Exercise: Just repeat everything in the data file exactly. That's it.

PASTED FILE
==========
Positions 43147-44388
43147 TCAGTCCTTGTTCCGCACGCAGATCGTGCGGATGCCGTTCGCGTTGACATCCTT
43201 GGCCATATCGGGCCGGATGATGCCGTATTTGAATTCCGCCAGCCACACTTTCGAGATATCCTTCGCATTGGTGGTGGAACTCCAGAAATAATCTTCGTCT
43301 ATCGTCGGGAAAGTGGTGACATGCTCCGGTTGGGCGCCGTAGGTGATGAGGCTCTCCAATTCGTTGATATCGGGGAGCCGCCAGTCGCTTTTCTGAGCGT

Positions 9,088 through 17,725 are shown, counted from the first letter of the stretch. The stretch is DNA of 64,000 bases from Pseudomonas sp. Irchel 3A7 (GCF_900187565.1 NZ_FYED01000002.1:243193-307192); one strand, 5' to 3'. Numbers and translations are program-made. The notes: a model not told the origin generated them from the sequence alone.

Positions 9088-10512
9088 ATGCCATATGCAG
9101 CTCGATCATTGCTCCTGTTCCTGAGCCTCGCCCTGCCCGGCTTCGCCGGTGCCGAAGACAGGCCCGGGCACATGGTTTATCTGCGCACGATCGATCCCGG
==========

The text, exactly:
Positions 43147-44388
43147 TCAGTCCTTGTTCCGCACGCAGATCGTGCGGATGCCGTTCGCGTTGACATCCTT
43201 GGCCATATCGGGCCGGATGATGCCGTATTTGAATTCCGCCAGCCACACTTTCGAGATATCCTTCGCATTGGTGGTGGAACTCCAGAAATAATCTTCGTCT
43301 ATCGTCGGGAAAGTGGTGACATGCTCCGGTTGGGCGCCGTAGGTGATGAGGCTCTCCAATTCGTTGATATCGGGGAGCCGCCAGTCGCTTTTCTGAGCGT

Positions 9,088 through 17,725 are shown, counted from the first letter of the stretch. The stretch is DNA of 64,000 bases from Pseudomonas sp. Irchel 3A7 (GCF_900187565.1 NZ_FYED01000002.1:243193-307192); one strand, 5' to 3'. Numbers and translations are program-made. The notes: a model not told the origin generated them from the sequence alone.

Positions 9088-10512
9088 ATGCCATATGCAG
9101 CTCGATCATTGCTCCTGTTCCTGAGCCTCGCCCTGCCCGGCTTCGCCGGTGCCGAAGACAGGCCCGGGCACATGGTTTATCTGCGCACGATCGATCCCGG